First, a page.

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Benefits & Compensation Slovenia

What are Employee Benefits? 

Compensation offered to employees in addition to their regular salary is known as employee benefits. These are a company’s lucrative aspects that help recruit and retain top employees, boost their morale, and improve employee satisfaction.

Some standard employee perks include health insurance, retirement plans, vacation time, flexible work schedules, and paid time off. Employees may also receive extra employer benefits, such as private insurance, food vouchers, etc.

These employee perks may contribute to developing a supportive workplace where employees feel valued and appreciated. Furthermore, providing these incentives aids firms in maintaining a solid reputation for their work culture.

Slovenia Compensation Laws

Some laws regarding the compensation package in Slovenia include the following-

Article 137 (Wage Compensation)

When an employee cannot work owing to an illness or accident unrelated to their line of work, their employer must provide wage compensation.

Article 191 (Parental Leave)

The employer must guarantee an employee’s right to quit work early or work part-time to take advantage of legal parental leave benefits in Slovenia.

Article 189 (Prohibition of Carrying Out Works During Pregnancy and Breastfeeding Period)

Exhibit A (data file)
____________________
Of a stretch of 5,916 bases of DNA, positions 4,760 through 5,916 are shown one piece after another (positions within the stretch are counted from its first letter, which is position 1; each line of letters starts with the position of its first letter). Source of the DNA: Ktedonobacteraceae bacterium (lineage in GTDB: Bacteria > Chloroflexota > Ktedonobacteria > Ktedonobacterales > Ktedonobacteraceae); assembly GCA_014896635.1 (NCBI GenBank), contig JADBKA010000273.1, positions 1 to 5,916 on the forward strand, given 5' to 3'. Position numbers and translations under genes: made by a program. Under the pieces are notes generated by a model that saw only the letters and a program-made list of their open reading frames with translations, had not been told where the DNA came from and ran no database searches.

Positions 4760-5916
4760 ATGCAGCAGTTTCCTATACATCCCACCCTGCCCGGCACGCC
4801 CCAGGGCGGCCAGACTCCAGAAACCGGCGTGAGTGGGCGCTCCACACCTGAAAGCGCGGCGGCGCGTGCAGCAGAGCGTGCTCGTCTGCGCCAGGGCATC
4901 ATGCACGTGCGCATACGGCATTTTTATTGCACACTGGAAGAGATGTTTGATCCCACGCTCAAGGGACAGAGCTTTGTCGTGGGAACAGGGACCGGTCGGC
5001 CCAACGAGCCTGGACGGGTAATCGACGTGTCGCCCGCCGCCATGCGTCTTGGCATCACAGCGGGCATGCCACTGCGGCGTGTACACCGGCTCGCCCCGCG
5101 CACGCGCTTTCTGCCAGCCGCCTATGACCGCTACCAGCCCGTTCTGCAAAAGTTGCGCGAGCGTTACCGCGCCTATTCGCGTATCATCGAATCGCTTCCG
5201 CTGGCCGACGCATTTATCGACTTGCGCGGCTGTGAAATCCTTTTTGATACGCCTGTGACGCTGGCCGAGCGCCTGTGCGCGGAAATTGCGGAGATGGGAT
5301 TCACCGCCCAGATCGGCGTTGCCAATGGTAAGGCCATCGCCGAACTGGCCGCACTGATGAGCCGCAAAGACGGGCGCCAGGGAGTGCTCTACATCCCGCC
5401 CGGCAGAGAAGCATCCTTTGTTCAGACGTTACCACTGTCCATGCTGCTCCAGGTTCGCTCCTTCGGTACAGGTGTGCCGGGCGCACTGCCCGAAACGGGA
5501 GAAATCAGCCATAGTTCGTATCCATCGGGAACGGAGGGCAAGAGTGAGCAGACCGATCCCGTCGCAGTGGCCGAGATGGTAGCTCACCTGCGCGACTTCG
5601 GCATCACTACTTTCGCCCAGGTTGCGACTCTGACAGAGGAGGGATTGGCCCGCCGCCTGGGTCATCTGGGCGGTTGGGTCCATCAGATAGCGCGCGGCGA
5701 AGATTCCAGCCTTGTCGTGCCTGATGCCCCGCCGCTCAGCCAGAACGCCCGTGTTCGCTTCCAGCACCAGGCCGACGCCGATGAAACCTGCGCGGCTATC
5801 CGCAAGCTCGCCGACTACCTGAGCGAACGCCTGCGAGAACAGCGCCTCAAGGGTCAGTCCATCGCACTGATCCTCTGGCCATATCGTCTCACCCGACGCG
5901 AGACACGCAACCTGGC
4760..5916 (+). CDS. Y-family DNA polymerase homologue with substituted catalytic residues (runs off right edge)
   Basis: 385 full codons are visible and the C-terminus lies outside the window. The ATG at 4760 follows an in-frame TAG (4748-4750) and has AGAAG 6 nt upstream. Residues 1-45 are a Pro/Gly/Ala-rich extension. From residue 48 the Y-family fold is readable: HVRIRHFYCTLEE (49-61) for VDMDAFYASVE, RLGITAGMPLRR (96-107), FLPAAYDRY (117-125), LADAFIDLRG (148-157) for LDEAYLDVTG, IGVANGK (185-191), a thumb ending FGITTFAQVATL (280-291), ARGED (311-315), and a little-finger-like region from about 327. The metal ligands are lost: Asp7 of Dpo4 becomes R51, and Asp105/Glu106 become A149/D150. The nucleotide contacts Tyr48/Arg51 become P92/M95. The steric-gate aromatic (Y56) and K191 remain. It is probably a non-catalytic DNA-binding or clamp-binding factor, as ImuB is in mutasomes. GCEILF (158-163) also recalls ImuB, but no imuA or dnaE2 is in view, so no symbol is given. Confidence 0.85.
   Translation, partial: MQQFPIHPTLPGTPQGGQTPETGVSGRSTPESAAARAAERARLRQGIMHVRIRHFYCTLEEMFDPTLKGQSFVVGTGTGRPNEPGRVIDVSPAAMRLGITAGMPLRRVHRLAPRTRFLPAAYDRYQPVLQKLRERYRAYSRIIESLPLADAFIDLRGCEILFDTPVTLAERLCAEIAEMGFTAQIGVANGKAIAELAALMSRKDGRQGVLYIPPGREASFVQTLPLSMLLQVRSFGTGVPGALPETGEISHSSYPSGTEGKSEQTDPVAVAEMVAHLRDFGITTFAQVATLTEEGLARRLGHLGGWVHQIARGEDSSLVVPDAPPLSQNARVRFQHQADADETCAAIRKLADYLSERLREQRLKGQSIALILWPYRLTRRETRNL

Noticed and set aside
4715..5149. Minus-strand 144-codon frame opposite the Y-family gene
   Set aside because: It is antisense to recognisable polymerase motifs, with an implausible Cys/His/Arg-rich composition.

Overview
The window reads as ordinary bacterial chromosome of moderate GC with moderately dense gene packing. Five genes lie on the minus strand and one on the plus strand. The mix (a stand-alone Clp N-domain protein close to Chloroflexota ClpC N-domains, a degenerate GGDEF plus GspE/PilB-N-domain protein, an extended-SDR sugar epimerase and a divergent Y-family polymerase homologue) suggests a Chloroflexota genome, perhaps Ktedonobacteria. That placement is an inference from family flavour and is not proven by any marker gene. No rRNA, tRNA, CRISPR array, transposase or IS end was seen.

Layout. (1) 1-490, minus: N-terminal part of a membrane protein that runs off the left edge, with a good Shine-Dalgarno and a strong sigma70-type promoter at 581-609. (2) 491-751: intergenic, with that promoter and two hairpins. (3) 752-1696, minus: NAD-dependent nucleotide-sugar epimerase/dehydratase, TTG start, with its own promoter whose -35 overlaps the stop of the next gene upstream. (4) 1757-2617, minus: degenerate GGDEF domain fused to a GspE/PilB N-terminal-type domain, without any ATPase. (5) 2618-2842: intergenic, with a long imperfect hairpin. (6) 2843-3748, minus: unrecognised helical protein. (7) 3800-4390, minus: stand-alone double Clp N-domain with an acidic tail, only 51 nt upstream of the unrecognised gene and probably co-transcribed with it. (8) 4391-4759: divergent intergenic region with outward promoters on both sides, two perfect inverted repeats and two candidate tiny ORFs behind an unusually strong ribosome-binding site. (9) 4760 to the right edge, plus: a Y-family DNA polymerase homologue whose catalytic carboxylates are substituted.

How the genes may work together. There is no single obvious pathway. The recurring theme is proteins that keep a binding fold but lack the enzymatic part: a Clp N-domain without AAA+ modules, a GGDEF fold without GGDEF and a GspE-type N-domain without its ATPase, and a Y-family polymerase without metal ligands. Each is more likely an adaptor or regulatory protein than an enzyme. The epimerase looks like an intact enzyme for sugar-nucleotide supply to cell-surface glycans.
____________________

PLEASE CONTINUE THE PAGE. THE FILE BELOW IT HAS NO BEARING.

A female employee is provided with some maternity benefits in Slovenia. They are relieved from their duties that might endanger their health or their unborn child. This prohibition is put into effect during the pregnancy and breastfeeding periods. The employer must also ensure that the mother has a substitute role and is paid an amount comparable to her prior engagement.

Article 128 (Amount of Extra Payments) 

The compensation package in Slovenia states that the employee is entitled to additional compensation for any distinctive working circumstances, including the allocation of working hours for:

  • Night work,
  • Working on Sundays
  • National holidays 
  • Free days
  • Overtime

Article 134 of the Employment Act

The government determines the compensation package in Slovenia, which states the minimum payment each year by the Minimum Wage Act. 

How to Design Your Employee Benefits Program? 

Here are some steps you may take to get started with the program of employee benefits in Slovenia: